Your silence is protection that they do not deserve

If she had lived, my mother would be turning 66 on March 2nd, 2013. She died in 2007 of an enlarged heart, which, to me, has a poetic justice to it. My mother did not give love easily, but she gave it fiercely.

My mother spent much of her life married to a man who despised her. A man who would beat her, and then turn to his youngest daughter and say, “Why are you crying? I’m doing this so you can do what you want.” A man who routinely called her stupid in front of her children. A man who, on the day the family portrait was to be taken, told her to stay home because she was too ugly to be in the picture.

His cruelty made my mother cruel for the longest time. She couldn’t beat her husband, so she beat me, instead (I was his favorite, you see). Then, in 1994, the OJ Simpson trial happened. My mother drew the parallels. She watched the trial obsessively. She drew strength from this public discussion of male power over female powerlessness. Only a few months after the trial ended, my parents divorced, my father’s attempted rape of my mother being the last straw.

It wasn’t so long ago that a husband forcing his wife to have sex would not have even been called rape. It wasn’t so long ago that women couldn’t open credit card accounts without their husband’s signature. It wasn’t so long ago that a man in a bar bought me a drink, and when I said goodnight, I was going home, he said, “I bought you drinks and that’s all I get?” (That really wasn’t very long ago; less than a year.)

We live in a culture where women are destroyed every day. A world where a nine year old black girl is called a cunt, and people laugh. A world where if we don’t laugh along with the rape jokes and the inappropriate advances, we’re called bitches, or frigid. Where if we get visibly upset, we must be “on the rag.” A man speaking loudly and emphatically about what he believes in is a man to be admired. A woman doing the same is a crazy shrew.

After the divorce, my mother was able to be kind again. She was the most polite person to those among us  whom we often look right through–waitresses, bus boys, cashiers at the grocery store. My mother had a kind word for all of them. She was a staunch advocate for her disabled son. She was the biggest fan of an awkward, chubby girl who had big dreams of making music, writing beautiful plays, and being a person of value one day. My mother loved her kids more than anything, and she loved her small group of friends, and she loved the elderly men and women she cooked for at the town nursing home. So much of her life, her love had been stymied; no wonder, in the end, she died of an enlarged heart. So full of love.

I learned from my mother how to escape. How to stand up for myself. How to believe, without outside validation, that I have worth. I deserve happiness. I deserve to have my voice heard. I deserve to have opinions.

I am a songwriter as well as a librarian. I can’t tell you how many times men have said to me, “Why don’t you write songs about something other than relationships?” Meaning, Your experiences as a woman have no value. They don’t interest me. You don’t matter.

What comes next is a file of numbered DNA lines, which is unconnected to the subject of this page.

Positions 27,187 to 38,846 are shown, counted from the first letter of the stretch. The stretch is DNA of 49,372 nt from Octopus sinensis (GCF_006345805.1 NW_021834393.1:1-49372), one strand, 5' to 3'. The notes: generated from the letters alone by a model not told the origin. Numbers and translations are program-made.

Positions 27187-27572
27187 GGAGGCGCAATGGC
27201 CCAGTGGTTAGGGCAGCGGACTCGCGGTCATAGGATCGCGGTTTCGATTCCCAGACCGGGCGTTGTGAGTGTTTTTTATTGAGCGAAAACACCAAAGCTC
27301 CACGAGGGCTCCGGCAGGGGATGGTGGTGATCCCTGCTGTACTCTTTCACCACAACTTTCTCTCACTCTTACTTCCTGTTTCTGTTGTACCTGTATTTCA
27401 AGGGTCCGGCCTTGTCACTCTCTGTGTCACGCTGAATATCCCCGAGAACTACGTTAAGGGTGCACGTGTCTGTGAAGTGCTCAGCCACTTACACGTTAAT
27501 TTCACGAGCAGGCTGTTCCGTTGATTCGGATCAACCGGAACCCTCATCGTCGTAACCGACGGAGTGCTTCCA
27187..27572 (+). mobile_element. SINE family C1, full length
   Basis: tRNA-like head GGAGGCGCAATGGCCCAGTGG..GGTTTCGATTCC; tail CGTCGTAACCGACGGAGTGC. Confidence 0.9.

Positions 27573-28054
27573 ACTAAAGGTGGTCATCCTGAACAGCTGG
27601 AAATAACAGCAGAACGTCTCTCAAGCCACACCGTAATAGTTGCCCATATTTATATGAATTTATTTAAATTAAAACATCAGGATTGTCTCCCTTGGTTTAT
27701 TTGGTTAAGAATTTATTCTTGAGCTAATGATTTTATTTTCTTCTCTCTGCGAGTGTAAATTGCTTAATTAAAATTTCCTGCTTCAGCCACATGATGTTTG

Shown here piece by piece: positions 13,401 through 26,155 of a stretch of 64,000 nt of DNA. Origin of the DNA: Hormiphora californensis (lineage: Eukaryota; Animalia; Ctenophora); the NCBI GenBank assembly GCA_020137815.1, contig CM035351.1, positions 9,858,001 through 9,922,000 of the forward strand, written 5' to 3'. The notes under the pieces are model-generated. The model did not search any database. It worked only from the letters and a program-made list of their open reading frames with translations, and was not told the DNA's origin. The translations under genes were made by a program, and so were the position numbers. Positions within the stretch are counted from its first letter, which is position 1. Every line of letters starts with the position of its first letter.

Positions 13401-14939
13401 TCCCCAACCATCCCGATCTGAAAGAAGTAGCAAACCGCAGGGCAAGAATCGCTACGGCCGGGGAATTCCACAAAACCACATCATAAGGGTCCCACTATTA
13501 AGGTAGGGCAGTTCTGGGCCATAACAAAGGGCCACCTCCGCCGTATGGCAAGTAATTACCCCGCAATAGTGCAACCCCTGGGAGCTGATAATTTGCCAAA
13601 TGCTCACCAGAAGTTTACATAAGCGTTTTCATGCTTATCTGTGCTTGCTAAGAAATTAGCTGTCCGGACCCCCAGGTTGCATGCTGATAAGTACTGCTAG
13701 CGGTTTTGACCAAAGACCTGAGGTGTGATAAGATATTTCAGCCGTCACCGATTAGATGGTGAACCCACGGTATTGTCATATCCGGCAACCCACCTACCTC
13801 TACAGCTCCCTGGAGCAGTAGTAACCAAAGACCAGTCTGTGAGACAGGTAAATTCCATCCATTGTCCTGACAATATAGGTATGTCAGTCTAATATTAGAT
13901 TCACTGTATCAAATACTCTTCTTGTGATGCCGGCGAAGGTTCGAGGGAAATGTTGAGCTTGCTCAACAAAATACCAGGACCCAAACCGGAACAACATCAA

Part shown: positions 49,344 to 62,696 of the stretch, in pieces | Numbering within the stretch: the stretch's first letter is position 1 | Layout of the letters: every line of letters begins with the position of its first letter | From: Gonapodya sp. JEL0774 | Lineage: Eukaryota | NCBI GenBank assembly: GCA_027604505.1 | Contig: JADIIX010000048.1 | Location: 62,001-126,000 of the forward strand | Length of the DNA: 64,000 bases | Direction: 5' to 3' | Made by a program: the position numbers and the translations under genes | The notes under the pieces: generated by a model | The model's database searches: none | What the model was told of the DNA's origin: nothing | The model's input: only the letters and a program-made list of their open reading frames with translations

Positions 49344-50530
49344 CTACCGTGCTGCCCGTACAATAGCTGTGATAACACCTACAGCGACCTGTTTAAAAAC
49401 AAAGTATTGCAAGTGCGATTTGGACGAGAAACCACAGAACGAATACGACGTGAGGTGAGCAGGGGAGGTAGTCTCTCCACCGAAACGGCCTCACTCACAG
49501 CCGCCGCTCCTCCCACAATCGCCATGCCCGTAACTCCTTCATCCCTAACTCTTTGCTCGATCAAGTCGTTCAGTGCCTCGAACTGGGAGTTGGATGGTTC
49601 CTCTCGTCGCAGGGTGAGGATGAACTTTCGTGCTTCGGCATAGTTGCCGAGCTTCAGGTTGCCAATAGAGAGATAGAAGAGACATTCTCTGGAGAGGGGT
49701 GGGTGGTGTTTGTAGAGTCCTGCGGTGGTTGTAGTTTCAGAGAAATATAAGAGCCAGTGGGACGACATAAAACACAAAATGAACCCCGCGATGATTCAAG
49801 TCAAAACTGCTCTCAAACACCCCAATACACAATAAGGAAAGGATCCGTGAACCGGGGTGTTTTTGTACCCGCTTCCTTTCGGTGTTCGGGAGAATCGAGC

In my work as a librarian, I am told the same thing. No one wants to hear from children’s librarians unless we’re talking about technology. You know what? I don’t care. Children don’t need technology programming. Sure, it’s nice. It’s fun. But do they need it? No. They need love. They need me to see them, and recognize them, and validate that they matter. They don’t need me to shove an iPad in their face and show them an app. They need to hear me tell them fairy tales, and nursery rhymes, and show them the way to being creative and happy human beings. There will be time enough for tech. They don’t need me to lead them to it. They will find that on their own.

But storytime, and crafts, and simply listening–this is women’s work, and therefore, has no value. And if a woman gets too big for her britches, she is harassed until she shrinks back into the shadows. Back in her place. Silenced. While men who sexually harass women are given awards. Accolades. Pats on the back.

This is larger than librarianship. This is a huge cultural problem with no easy solution. But change happens one step at a time. So I am beginning with my circles–one of those being the world of librarianship.

If you’re harassed by someone, don’t stay silent. Your silence is protection that they do not deserve. When you see misogyny and sexism running rampant, speak up. It isn’t easy. It’s hard work. It’s women’s work.

If you need me, I’ll have your back. After all, I learned from the best. My heart can hold the entire world. There’s room enough in it for you to help you be strong.

The Cockroach Approach: Doughnuts, an interlude

I posted this quote by John Green on my facebook timeline the other day:

“Adult librarians are like lazy bakers: their patrons want a jelly doughnut, so they give them a jelly doughnut. Children’s librarians are ambitious bakers: ‘You like the jelly doughnut? I’ll get you a jelly doughnut. But you should try my cruller, too. My cruller is gonna blow your mind, kid.”
― John Green

And seeing as I am friends with many a type of librarian, several adult services librarians I know became really defensive. I can see why. I’m sure there are many adult librarians who offer up crullers, long johns, muffins, and perhaps even hash brownies– but here’s the thing: you’re not seen that way, adult librarians. Your message isn’t being heard. Which is what I’m trying to get at with these posts.

If authors who are library advocates don’t comprehend your value, and other librarians such as myself aren’t sure of what you’re doing, then what are the chances that the public knows?

I’m not trying to anger people, but I am trying to provoke and inspire.

So adult librarians: tell me about your crullers. I dare you.